IT Operations Blog

Tracing vs Logging vs Monitoring: What’s the Difference?

Chrissy Kidd
4 minute read
Chrissy Kidd

Whether you’re a systems administrator or a developer, you’ll soon want to understand how your software works. From a single microservice to a vast, monolithic system, logging, tracing, and monitoring are all ways to help ensure correctness in your system, to track what may have gone wrong when problems arise, and to improve the overall functionality.

Importantly, logging, tracing, and monitoring aren’t different words for the same process. They’re each functioning in a unique way. Even if some tools or technologies overlap, each process provides a different outcome to your IT environment. Let’s take a look.

What is logging?

The purpose of logging is to track error reporting and related data in a centralized way. Logging should be used in big applications and it can be put to use in smaller apps, especially if they provide a crucial function. The term logging can refer both to the practice of event logging or to the actual log files that result.

Log files can show any discrete event within an application or system, such as a failure, and error, or a state transformation. When something inevitably goes wrong, such transformations in state help indicate which change actually caused an error.

Logging is primarily deployed and used by system administrators on the operational level, intentionally providing a high-level view. The most successful log files are not noisy; they shouldn’t contain extraneous or distracting information. Instead log files should log only what is absolutely necessary, such as actionable items.

Of these action-related items, you may have two types of data: data for us humans that alerts or warns of a panic situation (enough to begin the investigation but not an overwhelming amount), as well as structured data for machines. (Some debate whether this machine-level data is necessary, but security is a good case use.)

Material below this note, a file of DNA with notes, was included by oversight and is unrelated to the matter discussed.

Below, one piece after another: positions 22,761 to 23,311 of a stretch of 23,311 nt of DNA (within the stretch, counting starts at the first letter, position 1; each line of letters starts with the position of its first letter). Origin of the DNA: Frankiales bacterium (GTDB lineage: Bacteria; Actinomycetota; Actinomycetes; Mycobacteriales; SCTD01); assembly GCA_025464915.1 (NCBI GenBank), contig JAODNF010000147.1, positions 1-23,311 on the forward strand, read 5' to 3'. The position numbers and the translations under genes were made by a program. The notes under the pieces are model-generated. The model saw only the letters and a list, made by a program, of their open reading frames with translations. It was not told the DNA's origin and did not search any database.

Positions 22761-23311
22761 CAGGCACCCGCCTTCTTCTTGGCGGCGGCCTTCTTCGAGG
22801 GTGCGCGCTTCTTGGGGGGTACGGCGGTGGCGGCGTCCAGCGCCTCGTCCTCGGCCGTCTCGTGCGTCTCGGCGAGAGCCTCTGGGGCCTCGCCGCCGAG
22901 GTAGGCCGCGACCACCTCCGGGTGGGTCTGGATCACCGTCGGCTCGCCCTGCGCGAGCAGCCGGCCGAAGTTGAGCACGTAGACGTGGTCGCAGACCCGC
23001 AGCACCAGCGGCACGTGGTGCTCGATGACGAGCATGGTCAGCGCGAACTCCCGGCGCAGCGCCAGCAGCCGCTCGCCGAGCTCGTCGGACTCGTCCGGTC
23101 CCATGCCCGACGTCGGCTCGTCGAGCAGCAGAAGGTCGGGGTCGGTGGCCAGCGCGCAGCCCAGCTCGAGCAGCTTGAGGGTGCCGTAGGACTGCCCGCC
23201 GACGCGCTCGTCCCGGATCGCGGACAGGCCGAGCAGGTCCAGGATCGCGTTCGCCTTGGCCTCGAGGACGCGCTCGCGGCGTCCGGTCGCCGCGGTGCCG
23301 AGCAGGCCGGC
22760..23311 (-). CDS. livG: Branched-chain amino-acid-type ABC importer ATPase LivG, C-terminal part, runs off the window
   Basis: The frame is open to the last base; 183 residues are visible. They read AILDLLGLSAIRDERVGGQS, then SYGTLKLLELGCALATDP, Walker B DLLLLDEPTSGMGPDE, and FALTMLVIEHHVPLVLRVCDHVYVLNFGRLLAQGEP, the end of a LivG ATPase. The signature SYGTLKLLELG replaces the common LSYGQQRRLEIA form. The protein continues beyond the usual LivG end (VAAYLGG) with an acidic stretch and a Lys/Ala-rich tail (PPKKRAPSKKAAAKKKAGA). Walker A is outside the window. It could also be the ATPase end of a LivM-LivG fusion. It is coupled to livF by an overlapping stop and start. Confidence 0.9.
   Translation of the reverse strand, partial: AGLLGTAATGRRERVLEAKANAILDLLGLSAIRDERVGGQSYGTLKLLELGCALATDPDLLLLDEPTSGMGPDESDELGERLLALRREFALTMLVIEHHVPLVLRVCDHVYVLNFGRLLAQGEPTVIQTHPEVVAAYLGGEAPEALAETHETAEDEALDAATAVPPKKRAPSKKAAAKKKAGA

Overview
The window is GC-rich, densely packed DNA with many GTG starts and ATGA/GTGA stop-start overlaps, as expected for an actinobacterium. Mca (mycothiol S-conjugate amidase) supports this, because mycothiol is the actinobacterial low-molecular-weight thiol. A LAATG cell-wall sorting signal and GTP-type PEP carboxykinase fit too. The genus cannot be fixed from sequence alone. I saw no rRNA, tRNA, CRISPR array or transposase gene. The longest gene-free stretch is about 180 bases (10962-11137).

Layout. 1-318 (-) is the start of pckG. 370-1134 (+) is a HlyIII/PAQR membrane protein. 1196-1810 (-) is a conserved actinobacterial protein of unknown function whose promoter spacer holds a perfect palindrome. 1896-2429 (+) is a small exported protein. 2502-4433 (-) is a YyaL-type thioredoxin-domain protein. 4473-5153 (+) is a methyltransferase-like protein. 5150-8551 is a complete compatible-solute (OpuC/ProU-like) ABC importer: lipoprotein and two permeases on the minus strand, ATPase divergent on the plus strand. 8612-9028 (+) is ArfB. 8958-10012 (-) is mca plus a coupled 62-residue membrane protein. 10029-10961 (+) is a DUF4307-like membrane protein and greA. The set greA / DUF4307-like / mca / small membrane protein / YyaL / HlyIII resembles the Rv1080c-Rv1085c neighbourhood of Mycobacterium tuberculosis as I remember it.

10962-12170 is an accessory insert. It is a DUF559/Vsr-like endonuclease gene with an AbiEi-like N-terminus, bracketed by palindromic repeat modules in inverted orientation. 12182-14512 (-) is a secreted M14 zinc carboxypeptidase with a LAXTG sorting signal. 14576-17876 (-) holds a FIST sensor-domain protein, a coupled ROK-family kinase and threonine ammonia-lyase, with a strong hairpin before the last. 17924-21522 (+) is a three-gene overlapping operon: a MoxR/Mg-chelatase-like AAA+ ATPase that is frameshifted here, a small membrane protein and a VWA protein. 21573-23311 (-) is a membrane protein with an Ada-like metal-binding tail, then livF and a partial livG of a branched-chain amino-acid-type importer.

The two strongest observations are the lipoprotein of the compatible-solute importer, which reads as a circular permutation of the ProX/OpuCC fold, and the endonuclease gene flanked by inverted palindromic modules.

Consider that logging should tell a compelling story, but as succinctly as possible. When choosing what to log, consider who is using the logs (typically sysadmins), and whether logging helps only with preventative measures or with ongoing pursuits. Are all system errors equal, or does a warning in a particular area serve as a warning for a critical failure elsewhere?

Other characteristics of successful logs: output is often standards-based, logs are localized, and new events need not be agile.

Logging too much data can be distracting and a poor use of resources. Indeed, transferring, storing and parsing logs is expensive, so minimizing what the log files contains can minimize cost and resources. Still, logging is king, especially when it comes to traditional monolithic architectures.

What is tracing?

Where logging provides an overview to a discrete, event-triggered log, tracing encompasses a much wider, continuous view of an application. The goal of tracing is to following a program’s flow and data progression. As such, there is a lot more information at play; tracing can be a lot noisier of an activity than logging – and that’s intentional.

In many instances, tracing represents a single user’s journey through an entire app stack. Its purpose isn’t reactive, but instead focused on optimization. By tracing through a stack, developers can identify bottlenecks and focus on improving performance.